Qantas never disappoints — after dinner we were served hot chocolate and marshmallows, after which we both passed out. (In my case the Ambien might have helped as well.) We both slept something close to eight hours and woke refreshed to a nice breakfast and friendly chats with our new friends on the crew. The plane had a new state-of-the art video on demand system but with such a nice rest, three iPods between us (don’t ask!) and a bag full of magazines David only managed to get through one of the dozens of options.

The most touching kindness, though, was found in the customs hall on arrival. Countless times arriving back in the States — including after our wedding in Vancouver — we have had to, in one way or another, split apart or bureaucratically disavow each other. “Single,” not married. Made to queue in one line for citizens, one line for foreigners, with no exceptions for a unit that the US refuses to recognize as family. Seeing the signs in Sydney, we decided to press our luck in the line for “Australia and New Zealand Passport Holders and Families.” After a short wait, we walked up to a podium manned by a quintessentially Aussie-looking twentysomething bloke. He asked no questions of us and, not batting an eye, said “Welcome to Australia.”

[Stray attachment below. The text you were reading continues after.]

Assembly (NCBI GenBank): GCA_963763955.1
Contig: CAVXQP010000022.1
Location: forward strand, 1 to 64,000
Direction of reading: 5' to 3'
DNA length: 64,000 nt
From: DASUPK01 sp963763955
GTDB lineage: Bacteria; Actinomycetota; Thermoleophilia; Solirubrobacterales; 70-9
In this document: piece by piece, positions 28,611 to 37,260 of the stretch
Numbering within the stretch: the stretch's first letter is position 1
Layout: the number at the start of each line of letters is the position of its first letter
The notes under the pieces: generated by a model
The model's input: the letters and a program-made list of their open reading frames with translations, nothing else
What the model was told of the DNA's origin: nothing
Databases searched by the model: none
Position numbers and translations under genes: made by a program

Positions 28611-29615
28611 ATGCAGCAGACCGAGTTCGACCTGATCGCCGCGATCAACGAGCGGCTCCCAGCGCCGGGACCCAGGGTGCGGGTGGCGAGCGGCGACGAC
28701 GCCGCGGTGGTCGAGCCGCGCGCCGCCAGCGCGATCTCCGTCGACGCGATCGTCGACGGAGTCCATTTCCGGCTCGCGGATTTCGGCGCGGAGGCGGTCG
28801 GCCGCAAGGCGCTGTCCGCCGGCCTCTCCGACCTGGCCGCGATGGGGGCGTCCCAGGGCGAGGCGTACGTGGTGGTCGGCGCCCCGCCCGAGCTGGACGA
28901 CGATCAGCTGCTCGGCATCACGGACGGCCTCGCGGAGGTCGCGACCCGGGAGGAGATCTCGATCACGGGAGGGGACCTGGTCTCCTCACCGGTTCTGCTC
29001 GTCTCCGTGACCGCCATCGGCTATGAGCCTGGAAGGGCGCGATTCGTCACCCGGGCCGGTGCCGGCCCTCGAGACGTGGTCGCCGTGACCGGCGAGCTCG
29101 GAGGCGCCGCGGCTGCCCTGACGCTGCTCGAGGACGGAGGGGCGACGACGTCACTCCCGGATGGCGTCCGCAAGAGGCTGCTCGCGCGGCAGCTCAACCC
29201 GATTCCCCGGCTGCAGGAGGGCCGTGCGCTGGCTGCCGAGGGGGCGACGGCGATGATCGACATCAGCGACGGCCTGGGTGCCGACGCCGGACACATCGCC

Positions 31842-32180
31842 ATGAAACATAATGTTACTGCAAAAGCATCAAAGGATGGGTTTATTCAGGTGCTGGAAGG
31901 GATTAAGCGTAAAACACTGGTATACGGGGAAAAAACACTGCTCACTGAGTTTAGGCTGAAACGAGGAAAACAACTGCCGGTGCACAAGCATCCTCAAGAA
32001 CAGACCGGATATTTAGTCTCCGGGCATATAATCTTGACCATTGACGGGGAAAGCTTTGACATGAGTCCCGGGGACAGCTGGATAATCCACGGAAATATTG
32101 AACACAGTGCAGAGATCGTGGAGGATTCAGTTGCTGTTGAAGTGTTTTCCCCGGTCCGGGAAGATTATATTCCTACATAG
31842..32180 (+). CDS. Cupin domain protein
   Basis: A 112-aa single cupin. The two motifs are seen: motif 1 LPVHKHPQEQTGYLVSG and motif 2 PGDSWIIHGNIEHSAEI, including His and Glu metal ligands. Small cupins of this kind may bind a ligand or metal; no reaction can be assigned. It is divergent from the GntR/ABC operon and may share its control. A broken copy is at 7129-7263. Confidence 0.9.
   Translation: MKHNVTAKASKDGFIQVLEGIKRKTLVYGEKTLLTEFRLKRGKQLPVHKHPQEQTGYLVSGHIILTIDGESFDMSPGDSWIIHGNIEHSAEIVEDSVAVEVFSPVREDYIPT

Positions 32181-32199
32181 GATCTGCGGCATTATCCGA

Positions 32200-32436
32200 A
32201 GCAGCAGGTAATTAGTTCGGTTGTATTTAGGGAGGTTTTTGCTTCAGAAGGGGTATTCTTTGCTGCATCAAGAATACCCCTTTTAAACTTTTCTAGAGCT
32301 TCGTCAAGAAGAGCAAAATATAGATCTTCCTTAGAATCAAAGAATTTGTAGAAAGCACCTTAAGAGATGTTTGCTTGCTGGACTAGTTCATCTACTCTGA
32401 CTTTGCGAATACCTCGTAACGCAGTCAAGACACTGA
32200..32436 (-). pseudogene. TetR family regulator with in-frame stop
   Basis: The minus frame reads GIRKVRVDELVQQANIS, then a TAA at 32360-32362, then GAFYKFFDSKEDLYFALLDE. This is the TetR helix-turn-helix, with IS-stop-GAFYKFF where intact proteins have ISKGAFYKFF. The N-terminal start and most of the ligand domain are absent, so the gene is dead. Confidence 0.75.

And welcome we feel. Apparently this is how this country is going to answer us, our demands for a different world, and a better life, which I refuse to call immodest.

We’re here in Sydney awaiting our flight on to Adelaide, very much looking forward to three weeks away from work with David’s folks. We’ll try to post along the way, but if I post too much people at work might wonder about our “no internet in the outback” party line. In the mean time, we hope all of you in the northern hemisphere enjoy the last of summer 2007.

“Pictures and Poems” returns by popular demand

David and I took the boys and our camera to the SAM Olympic Sculpture Park. We loved it.
The Richard Serra installation is so gorgeous we could have stayed all day. So much art hard against the rocky shore, open to the warm air in spring’s cathedral… it was unforgettable, and we will be back often.
Serra

The whole experience reminded me of this Kenneth Slessor poem:

Fixed Ideas

Ranks of electroplated cubes, dwindling to glitters,
Like the other pasture, the trigonometry of marble,
Death’s candy-bed. Stone caked on stone,
Dry pyramids and racks of iron balls.
Life is observed, a precipitate of pellets,
Or grammarians freeze it into spar,
Their rhomboids, as for instance, the finest crystal
Fixing a snowfall under glass. Gods are laid out
In alabaster, with horny cartilage
And zinc ribs; or systems of ecstasy
Baked into bricks. There is a gallery of sculpture,
Bleached bones of heroes, Gorgon masks of bushrangers;
But the quarries are of more use than this,
Filled with the rolling of huge granite dice,
Ideas and judgments: vivisection, the Baptist Church,
Good men and bad men, polygamy, birth-control . . .

Frail tinkling rush
Water-hair streaming
Prickles and glitters
Cloudy with bristles
River of thought
Swimming the pebbles—
Undo, loosen your bubbles!

The rest of the photos are here.